Dear Family and Friends:
The cement truck groaned under the weight of the thick concrete in the mixer as it slowly made its way over the muddy road to the work site. Our Filipino team had gotten the road ready ahead of time by digging ditches to drain off the water and by fortifying it with more stone. However, Palawan has had torrential rains, and this made the road softer than usual. The cement trucks available on Palawan are small, carrying only six square yards of concrete at a time, so the drivers had to make two trips a day to pour all the floors. This may seem rough; however, when the foundation and walls were built last year, we had to mix all the cement by hand. This was a dramatic improvement!
Because of the small load that the trucks could carry, they needed to come two times a day, for four days, to finish the job. During the first trip, February 2017 the cement truck did well. On the second load, about half-way down the main drive, the truck sunk down to its axle. Everyone did what they could to push and dig out the stuck vehicle. Time was of the essence because the cement would slowly start setting up in the truck if it didn’t get moved soon. Thankfully, a front loader came and was able to dislodge the truck and pull it out.
The next day the truck got stuck again, on both trips! The second time as the front loader tried to pull the truck out, the bumper got ripped off! At this point, exasperated, they hauled in all the cement by buckets. On the third day of pouring, the truck got stuck even worse. The team ended up pouring the cement into the front loader, which took it to the mission house. The workers then shoveled the heavy mixture out by hand, into wheel barrels, and transported it to the pour site. The truck was to go for the second load of the day, but, as if matters couldn’t get worse, a tire popped. They were just a bit short on cement and would have to wait too long for the truck to return, so they just mixed the last batches by hand.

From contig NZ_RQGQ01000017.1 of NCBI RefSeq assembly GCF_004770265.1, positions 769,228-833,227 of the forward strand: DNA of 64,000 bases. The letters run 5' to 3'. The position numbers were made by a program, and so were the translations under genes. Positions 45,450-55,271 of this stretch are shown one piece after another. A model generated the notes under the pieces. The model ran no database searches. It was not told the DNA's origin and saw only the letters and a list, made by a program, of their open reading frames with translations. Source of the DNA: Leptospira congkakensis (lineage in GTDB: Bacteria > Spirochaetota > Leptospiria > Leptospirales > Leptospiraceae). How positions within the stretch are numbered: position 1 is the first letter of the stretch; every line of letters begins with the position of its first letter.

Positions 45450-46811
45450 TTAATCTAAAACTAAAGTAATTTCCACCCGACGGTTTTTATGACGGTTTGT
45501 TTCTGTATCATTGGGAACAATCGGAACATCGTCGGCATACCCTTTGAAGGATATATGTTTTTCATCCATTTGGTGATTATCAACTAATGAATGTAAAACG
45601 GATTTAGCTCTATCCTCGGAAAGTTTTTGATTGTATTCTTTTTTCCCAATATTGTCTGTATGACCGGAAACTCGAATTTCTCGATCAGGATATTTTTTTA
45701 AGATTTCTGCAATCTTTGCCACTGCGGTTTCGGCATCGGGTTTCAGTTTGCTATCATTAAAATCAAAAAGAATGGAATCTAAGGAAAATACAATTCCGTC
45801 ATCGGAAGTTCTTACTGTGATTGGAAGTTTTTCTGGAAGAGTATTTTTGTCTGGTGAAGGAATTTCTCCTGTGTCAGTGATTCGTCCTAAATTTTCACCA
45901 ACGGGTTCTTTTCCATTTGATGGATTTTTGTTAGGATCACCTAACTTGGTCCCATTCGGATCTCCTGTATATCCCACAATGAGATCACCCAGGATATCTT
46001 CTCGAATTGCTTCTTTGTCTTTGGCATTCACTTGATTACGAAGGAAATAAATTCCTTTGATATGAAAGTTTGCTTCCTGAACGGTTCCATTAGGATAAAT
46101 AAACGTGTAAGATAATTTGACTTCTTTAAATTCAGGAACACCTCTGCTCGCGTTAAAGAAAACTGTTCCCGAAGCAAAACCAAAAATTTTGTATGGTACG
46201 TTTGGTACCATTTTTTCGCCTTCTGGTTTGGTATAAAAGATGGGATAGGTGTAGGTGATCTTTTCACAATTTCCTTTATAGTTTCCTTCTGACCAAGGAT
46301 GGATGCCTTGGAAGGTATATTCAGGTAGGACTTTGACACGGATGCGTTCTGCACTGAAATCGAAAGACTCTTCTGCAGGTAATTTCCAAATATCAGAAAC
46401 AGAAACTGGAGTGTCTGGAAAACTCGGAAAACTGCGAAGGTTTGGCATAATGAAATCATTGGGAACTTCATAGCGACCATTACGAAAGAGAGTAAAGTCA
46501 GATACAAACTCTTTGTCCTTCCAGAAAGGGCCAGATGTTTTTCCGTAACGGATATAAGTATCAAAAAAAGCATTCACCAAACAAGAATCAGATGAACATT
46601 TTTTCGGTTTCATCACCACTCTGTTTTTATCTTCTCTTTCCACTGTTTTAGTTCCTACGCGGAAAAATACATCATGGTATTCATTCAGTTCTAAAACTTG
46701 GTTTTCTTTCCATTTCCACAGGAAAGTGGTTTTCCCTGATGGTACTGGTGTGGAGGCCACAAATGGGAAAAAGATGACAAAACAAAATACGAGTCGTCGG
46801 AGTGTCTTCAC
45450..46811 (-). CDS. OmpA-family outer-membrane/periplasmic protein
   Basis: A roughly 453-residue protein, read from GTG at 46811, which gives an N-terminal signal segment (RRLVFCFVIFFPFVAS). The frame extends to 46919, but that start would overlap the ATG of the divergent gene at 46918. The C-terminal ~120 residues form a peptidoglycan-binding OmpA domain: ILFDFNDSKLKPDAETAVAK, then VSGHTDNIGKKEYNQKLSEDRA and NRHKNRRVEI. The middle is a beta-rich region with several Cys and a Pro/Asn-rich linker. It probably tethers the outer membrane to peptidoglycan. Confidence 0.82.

On the fourth and final day, the truck again got stuck. The ground was a little dryer, and they managed to pull him out with the front loader and make it all the way to the house. Whew! We are just so pleased and amazed by this committed group of construction missionaries. The work they have done will enable us to impact many lives for Jesus throughout Palawan. We are happy to say that, as of this writing, all the floors are finished! We are also very grateful for the group of men who committed to come from Wisconsin to help push this project along to completion! Travis Maloney, the lead contractor, Jeff Ziesmer, also a contractor, and his son, Alex Ziesmer have been here before. They were instrumental in getting the foundations and walls built a year ago. Joining them on this trip are Shane Grossenbacher, a light duty contractor, who is also very artistic and helped with meals; Matthew Stodola, a contractor and the comedian of the group, keeping things fun; and Dustin Rynberg, who has contributed greatly to the team and never says “no” to any task.
Now that the floors are poured, the men have some time left to paint, put in kitchen cabinets, and maybe even lay some tile on the floor. Wow! Praise God. We are just SO excited, and SO grateful for the team’s hard work. We are also thankful to our Lord and Savior, Jesus Christ, for laying such a burden on their hearts.
God is good, all the time!
Sincerely, Bill and Laura LaBore and Family
Project Manager Adventist World Aviation Foundation
Visit LaBore family’s page here.